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There's urgent need to set up Parliament business committees

By The Standard | Published Thu, September 14th 2017 at 00:00, Updated September 13th 2017 at 21:56 GMT +3
The 12th Parliament in session. Boniface Okendo,Standard

Having dispensed with the official opening of Parliament, the august House is faced with the task of constituting the various committees to oversee the running of its business.

An important event on the House calendar, it is probable that the sailing might not be as smooth as it should be because of the hard-line positions taken by Jubilee Party, the house majority, and National Super Alliance (NASA), the minority in both Senate and the National Assembly.

The four members from Jubilee to sit on the National Assembly’s House Business Committee that schedules House business are already known, but NASA is yet to name its three representatives, and this could take some time.

Remarks attributed to Bungoma Senator Moses Wetang'ula indicate that NASA legislators will not participate in the House’s business, claiming that it is illegally constituted.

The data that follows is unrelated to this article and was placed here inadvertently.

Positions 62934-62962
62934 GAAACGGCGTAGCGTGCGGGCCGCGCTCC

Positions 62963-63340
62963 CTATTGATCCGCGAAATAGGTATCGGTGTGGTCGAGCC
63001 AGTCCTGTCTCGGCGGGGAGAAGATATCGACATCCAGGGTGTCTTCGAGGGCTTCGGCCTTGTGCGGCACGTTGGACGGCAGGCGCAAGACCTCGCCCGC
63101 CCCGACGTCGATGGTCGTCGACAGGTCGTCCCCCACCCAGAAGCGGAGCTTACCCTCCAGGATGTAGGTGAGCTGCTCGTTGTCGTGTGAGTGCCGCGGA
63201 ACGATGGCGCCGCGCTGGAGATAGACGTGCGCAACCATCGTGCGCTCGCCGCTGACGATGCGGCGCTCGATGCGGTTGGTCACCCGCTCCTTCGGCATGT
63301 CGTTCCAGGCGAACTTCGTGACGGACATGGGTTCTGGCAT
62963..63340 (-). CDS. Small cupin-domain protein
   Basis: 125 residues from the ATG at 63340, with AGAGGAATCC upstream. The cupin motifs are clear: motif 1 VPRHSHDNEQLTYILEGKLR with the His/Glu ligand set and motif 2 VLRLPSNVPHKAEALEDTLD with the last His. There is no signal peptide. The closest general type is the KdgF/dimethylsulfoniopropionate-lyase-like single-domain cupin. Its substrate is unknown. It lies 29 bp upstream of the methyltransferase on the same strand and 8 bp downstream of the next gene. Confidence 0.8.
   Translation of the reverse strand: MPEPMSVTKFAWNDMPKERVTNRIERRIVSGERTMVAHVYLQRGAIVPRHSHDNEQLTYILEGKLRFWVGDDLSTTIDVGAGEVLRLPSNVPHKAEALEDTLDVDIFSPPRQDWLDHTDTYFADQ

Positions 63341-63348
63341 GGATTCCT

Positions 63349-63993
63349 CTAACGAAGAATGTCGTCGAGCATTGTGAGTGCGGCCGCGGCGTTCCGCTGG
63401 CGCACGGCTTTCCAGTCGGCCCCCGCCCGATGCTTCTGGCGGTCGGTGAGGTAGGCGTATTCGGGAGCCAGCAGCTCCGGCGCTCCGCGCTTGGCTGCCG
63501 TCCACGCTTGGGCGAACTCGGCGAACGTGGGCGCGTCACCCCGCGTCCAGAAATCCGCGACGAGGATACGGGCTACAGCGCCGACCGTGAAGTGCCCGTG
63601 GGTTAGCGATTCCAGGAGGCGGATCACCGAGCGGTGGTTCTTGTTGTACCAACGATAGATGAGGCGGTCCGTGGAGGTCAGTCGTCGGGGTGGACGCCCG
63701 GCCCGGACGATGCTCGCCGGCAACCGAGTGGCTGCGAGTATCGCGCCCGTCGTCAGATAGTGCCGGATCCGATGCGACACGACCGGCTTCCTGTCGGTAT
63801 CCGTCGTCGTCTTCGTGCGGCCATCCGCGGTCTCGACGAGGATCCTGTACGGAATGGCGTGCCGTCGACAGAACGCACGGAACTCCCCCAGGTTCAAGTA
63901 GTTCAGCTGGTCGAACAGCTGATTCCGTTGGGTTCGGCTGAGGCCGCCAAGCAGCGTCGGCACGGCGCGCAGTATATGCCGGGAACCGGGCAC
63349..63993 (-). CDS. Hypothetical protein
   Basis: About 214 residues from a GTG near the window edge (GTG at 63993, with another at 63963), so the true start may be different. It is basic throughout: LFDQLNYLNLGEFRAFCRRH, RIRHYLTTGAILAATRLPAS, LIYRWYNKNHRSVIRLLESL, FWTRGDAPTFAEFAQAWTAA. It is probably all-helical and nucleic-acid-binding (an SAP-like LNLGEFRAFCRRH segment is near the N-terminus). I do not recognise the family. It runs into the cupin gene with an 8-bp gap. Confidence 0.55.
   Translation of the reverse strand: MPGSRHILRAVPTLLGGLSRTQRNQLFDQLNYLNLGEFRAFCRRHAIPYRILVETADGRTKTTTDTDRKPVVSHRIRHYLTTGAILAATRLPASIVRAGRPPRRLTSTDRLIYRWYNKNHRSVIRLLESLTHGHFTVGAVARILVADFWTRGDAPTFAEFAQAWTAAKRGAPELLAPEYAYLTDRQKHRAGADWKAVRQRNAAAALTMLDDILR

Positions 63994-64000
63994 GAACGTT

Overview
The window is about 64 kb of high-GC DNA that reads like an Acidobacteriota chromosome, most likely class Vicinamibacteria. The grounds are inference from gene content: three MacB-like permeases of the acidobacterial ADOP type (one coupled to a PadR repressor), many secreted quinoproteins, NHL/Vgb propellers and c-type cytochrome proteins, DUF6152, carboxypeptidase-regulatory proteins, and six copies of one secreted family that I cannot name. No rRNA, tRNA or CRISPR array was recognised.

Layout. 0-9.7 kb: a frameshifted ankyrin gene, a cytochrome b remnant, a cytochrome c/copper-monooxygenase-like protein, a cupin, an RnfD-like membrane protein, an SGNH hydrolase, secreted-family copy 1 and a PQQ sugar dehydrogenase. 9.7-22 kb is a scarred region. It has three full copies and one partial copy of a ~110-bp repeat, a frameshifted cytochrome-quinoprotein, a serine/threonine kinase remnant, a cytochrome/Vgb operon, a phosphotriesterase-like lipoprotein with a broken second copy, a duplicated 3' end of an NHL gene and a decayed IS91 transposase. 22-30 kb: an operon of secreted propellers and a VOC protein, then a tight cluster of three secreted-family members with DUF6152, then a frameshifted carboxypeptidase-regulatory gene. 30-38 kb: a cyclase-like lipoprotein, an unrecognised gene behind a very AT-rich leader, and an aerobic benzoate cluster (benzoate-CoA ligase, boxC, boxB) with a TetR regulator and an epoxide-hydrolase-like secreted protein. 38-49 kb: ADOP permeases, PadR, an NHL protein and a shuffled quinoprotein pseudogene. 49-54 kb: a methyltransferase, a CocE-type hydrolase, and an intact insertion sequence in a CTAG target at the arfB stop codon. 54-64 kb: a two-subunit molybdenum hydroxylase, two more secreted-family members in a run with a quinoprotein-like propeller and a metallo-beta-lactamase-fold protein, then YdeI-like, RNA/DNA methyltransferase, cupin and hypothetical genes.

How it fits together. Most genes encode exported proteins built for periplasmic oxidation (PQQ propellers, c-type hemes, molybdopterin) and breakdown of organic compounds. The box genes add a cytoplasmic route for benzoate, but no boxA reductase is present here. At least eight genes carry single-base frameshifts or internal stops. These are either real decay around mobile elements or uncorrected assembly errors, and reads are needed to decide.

Indeed, as an affirmation of the positions already taken, Opposition legislators boycotted the official opening of Parliament on Tuesday.

This bodes ill for the country as Parliament determines the way forward on a number of issues that directly impact the common man.

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Budgetary allocations, for instance, must be approved by Parliament. This could be adversely affected if the political disharmony among elected leaders is not resolved sooner rather than later.

Ministries and other institutions of Government cannot operate without budgets, and even though Jubilee MPs might feel upbeat about transacting House business without their counterparts from the Opposition, the danger of litigation over some oversight is always present.

The tradition of the House demands that the Public Accounts and Public Investment committees be chaired by individuals from the Opposition benches.

The important role of these committees in demanding accountability cannot be gainsaid. Corruption is a canker that has been eating away at the core of Kenyan society.

It is important, therefore, that the Public Accounts Committee is constituted immediately so it can embark on its watchdog role.

However, if the Opposition legislators do not propose names to the House for approval because of the threatened boycott of Parliament, the committee's work might be impeded. Parliament need not be held to ransom.

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